Philip Schweier

Double Vision Scan of the original art to an unused version of Neal Adams’ cover to Green Lantern/Green Arrow #77 (June 1970). The published version appears in the inset. All original art in this article is courtesy of Neal and Jason Adams, unless otherwise noted. © 2006 DC Comics.

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© 2006 DC Comics.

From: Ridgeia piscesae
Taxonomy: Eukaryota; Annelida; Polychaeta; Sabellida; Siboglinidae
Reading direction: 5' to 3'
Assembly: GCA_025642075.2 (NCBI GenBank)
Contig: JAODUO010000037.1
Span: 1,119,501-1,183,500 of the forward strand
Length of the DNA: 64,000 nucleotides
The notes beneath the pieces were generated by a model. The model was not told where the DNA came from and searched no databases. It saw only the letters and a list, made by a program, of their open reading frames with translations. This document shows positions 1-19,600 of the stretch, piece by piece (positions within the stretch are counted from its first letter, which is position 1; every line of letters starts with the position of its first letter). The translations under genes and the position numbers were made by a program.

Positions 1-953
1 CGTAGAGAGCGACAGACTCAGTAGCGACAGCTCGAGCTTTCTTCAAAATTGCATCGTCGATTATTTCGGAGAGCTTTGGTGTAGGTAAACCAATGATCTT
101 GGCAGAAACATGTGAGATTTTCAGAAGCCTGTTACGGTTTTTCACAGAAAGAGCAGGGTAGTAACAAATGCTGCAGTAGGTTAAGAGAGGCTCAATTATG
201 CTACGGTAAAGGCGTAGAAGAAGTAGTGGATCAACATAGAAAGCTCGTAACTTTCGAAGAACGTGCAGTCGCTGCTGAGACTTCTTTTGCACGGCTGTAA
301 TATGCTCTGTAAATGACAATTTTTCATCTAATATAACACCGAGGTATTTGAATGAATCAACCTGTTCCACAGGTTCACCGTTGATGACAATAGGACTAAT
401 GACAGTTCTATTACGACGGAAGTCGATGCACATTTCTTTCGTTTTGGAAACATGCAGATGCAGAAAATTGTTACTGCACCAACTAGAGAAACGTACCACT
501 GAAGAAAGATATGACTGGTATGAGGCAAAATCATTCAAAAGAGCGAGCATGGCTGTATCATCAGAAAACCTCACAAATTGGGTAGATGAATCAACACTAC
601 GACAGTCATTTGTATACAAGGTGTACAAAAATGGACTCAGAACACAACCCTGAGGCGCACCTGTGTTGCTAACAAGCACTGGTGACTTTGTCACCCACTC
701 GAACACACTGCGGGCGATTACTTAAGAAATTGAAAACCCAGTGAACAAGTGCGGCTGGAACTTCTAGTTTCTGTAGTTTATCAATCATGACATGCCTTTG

“So the question was, ‘How do I change it?’, because I’m one of the ***holes. I change it through being clever, by getting the word to the publisher [DC’s Jack Liebowitz], who will be damned if [Marvel publisher] Martin Goodman gets 64 colors and he gets 32 colors and he’s paying the same price to the same separator. He gets mad, goes to Production. I get it to him without him knowing I gave it to him. He goes to the head of Production [Sol Harrison] and says, ‘How come Martin Goodman is getting 64 colors and we’re getting 32 colors?’ ‘Well, because it’s cheaper, boss.’ ‘You’re telling me that that guy, Martin Goodman, is paying more for his color than I am? Are you out of your mind? Call the separator.’ He calls the separator and says, ‘Well, how much more will it cost us to get toned yellow?’ ‘Oh, you want toned yellow? Well, you can have it.’” Adams snaps his fingers: “Less than 14 seconds. ‘Okay, we’ll take it. They’re going to give us 64-colors. Fine.’ “When I said these things, everybody thought I was crazy. And instead of just railing, I went out and proved it,” he says. “I would go off by myself and do the things that I would say because it really became a waste of time to say them, to minds that were closed. Clearly, I was right, but that didn’t matter. It doesn’t matter if you’re right. It only matters if you prove it. And so I did, and so things changed, and so the business is different than it was, and I’m happy.” Adams has had a fascination for science since he was a 13-year-old. “I loved science,” he says. “I used to read science books like you would read a mystery book. I’d stop off at my local library and they would have books that would have these experiments and then set up the experiment, tell you what chemicals and other things to use, and then they would say, ‘And then you do this, and then you’d pour this into this. What’s going to happen?’ Aw, man, I couldn’t wait to get to that next page. ‘Is it going to boil over? Is it going to turn blue? What’s going to happen?’ They’d tell you and then they’d give you the conclusion. They’d tell you why. It’s like a magic trick, you know? I love science for its discovery.” As much as Adams enjoys the scientific approach, he avoids the technical end. “I don’t touch computers hardly at all, but I know what computers can do. So I’m always constantly telling people, ‘No, that’ll work on that program.’ And they say, ‘No, it won’t work.’ And I say, ‘Yes, it will work.’ They say, ‘No, it’s not going to. Neal, I’m telling you, you don’t know computers. You don’t know what the program will do or doesn’t—you’re not listening to me. You’re not listening to me.’ I say, ‘Look, if it can do this, and it can do this, because it can do this and it can do this, it has to be able to do this. Not because I say so, but because it has to be able to do this or else it couldn’t do this, not because I know. I’m trying to tell you I’m simply saying the